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Facebook Suffers Its Highest Ever Share Loss

Facebook’s Financial Loss Makes Unfortunate History

Months of data scandals, criticism, controversial ad rules, and user abandonment have taken a monumental toll on Facebook, Inc. The social media giant lost as much as $120 billion (20%) in value Thursday; a massive blow to the company’s growth.

Facebook lost as much as $120 billion in shares on Thursday, making it the steepest ever value loss in one day for a U.S. traded company. Read on for more details... Click To Tweet

According to MarketWatch,

“The stock dropped about 7% immediately after the earnings report was released, then plummeted to a loss of more than 20% as a conference call with analysts progressed”

This is the steepest financial loss the company has ever faced and the highest ever loss of value in one day for a U.S. traded company. Needless to say, it has analysts shocked and investors sideswiped.

On Wednesday, Facebook reported lower than projected sale gains and fewer daily active users during its second quarter. It’s worth nothing that this quarter is the first full quarter since the Cambridge Analytica crisis began.

According to Bloomberg,

“The last time the company missed revenue estimates was the first quarter of 2015. But the results followed a period in which data-privacy issues came under harsh scrutiny, with Chief Executive Officer Mark Zuckerberg testifying before U.S. Congress for hours on the company’s missteps.”

The Nightmare is Far from Over

Facebook Chief Financial Officer David Wehner has revealed that he expects revenue growth rates to slip even further in the third and fourth quarters.

Aside from the Cambridge Analytica scandal putting a damper on the company’s reputation, the European Union’s implementation of its new General Data Protection Regulation (GDPR) resulted in fewer daily Facebook users from that region.

Several of the company’s new advertising guidelines and a controversial new news feed algorithm also factored into the shocking loss and left marketers reeling.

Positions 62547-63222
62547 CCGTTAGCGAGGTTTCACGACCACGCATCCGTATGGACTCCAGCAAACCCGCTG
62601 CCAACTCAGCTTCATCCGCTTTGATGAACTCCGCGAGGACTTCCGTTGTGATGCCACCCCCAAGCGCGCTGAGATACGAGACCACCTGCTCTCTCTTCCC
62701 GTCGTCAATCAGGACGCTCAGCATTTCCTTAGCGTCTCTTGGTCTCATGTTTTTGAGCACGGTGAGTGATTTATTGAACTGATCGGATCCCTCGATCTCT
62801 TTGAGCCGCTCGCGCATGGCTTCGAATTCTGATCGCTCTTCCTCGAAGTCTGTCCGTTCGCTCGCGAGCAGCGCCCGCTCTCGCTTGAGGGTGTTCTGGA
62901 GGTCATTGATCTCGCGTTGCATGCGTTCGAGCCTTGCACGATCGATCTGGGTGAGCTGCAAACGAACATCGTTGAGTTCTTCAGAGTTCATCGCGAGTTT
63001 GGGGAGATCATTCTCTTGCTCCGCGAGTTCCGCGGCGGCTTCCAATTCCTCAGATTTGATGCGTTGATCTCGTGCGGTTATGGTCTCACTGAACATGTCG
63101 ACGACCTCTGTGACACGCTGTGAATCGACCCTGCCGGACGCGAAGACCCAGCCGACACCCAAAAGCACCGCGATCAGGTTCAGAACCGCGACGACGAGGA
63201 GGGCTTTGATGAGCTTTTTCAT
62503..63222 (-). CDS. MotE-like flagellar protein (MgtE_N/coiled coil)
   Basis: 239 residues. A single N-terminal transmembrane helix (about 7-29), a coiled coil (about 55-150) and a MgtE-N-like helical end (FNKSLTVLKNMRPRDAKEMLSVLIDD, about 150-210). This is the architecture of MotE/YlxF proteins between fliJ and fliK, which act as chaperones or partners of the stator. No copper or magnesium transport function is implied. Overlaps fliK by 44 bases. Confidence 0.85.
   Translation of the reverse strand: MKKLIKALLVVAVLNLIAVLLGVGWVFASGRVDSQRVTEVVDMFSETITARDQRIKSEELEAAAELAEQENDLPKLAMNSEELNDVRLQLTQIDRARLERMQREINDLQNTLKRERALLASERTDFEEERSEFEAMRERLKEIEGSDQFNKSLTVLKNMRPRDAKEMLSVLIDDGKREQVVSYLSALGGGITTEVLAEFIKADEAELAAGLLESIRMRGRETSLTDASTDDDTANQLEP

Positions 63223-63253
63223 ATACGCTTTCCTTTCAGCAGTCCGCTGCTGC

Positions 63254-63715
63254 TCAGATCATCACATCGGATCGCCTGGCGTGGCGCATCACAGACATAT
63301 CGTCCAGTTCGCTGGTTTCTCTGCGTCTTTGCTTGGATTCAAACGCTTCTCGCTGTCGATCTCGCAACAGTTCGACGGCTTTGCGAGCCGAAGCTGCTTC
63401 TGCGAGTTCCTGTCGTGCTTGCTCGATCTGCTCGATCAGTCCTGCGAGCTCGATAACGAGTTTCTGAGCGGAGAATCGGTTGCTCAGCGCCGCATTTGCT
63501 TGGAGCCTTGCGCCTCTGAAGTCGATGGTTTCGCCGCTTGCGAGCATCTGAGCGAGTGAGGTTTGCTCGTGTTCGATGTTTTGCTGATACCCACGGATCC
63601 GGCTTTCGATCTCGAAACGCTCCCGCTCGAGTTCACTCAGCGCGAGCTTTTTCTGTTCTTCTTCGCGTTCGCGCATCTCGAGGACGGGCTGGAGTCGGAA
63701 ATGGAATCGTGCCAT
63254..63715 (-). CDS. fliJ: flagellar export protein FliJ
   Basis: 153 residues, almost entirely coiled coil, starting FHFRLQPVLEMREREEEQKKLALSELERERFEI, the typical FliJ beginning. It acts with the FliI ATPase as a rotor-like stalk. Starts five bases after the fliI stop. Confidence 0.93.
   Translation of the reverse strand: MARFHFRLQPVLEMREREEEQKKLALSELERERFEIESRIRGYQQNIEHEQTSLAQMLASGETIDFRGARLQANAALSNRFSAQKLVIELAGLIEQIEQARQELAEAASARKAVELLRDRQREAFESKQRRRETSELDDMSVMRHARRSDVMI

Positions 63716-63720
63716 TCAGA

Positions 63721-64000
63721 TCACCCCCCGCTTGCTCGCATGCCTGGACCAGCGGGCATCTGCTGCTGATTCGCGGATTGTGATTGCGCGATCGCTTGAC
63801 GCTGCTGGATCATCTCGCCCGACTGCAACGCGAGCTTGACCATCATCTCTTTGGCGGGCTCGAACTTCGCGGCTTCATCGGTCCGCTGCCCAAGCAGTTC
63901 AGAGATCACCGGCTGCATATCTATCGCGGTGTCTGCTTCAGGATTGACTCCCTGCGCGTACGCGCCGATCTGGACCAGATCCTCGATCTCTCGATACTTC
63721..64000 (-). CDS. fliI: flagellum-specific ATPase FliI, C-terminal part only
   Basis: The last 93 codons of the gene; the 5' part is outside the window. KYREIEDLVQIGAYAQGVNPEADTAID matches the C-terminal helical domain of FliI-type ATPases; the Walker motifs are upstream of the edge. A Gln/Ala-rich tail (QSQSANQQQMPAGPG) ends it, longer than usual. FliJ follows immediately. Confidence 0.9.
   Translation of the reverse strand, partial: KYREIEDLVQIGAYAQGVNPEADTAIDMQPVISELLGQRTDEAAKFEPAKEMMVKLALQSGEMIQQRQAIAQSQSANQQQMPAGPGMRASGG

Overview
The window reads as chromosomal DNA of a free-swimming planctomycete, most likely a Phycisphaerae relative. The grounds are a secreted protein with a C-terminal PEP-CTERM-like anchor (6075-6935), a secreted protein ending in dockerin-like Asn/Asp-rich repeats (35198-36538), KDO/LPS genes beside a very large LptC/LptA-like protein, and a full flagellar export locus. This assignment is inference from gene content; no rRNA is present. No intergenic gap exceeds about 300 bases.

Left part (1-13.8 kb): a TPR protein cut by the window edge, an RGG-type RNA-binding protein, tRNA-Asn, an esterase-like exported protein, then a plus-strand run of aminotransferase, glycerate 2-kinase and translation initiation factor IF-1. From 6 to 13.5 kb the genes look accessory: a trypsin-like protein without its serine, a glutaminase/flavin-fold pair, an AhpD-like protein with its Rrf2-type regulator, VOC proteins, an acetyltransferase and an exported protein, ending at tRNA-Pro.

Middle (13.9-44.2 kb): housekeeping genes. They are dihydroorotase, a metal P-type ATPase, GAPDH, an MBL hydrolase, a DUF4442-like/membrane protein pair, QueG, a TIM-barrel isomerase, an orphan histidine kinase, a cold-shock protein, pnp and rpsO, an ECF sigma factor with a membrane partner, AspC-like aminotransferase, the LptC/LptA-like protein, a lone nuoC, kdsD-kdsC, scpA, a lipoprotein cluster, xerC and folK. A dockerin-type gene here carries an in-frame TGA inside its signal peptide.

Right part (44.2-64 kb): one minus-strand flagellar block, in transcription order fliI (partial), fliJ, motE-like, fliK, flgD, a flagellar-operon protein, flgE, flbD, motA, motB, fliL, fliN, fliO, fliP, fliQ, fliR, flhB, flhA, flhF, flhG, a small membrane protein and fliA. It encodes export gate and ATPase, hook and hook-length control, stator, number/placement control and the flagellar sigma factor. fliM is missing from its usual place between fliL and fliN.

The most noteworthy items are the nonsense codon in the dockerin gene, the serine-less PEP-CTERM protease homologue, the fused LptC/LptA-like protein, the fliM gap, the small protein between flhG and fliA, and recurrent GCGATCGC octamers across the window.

Just a few days ago, Facebook had temporarily suspended popular data analytics company Crimson Hexagon after it allegedly violated Facebook’s data privacy rules and harvested private user data.

While this ongoing investigation hasn’t found any concrete evidence that Crimson Hexagon misused user data, the headlines are reminiscent of the Cambridge Analytica crisis and it’s possible that the news may have partially contributed to Facebook’s historic loss.

Facebook Fights to Recover from 2018 Scandals

Despite these failings, Facebook has shown that they are willing to take further precautions in safeguarding user data, even if it comes at an inconvenience for marketers.

The company has started monitoring public pages more closely and on July 2nd, Facebook deprecated several apps and tools and added new AP restrictions in an attempt to help people protect their data.

As part of this new update, apps will have to go through a new review process to gain access to Facebook’s marketing API.

Facebook is also cracking down on malicious political ad content by requiring all marketers to undergo an extensive identify verification process before they can launch any ads related to politics.

The social media behemoth has also launched a new ad campaign advocating for data security and fighting back against fake news on its platform. The digital and TV campaign began in April and commercials and digital spots continue to roll out.

This campaign is clearly a bid to win back consumer trust but some critics of the campaign say that Facebook is not taking enough responsibility for letting data misuse and fake news plague the site.

The Youtube version of the commercial has over 4,000 dislikes compared to just 884 likes, which is proof  that a large portion of the public isn’t buying it.

Final Thoughts

These campaigns were clearly not enough to prevent Thursday’s dramatic share loss and it’s likely that Facebook will have a bumpy financial road ahead.

However, if the company continues to fight to regain user trust and appeal to advertisers again, it may have a chance to reset its revenue growth and exceed expectations like it has characteristically done in the past.

Do you think Facebook will recover from this historic loss? Share your thoughts in the comments.

Genevieve Dietz Dietz is a staff writer for She holds a Bachelor's degree in writing and linguistics from Georgia Southern University and writes extensively in both creative and technical writing fields.

Genevieve has been involved in marketing for three years and has experience creating and honing social media and editorial strategies for various organizations including Farmer Mac (Federal Agricultural Mortgage Corporation) and Wraparound South Literary Magazine.

She has written over 50 content marketing related articles for Relevance and her fiction can be seen in volume four of Polychrome Ink Literary Magazine. She is based out of Washington DC and enjoys film, theatre, and impactful art that deviates from the norm.

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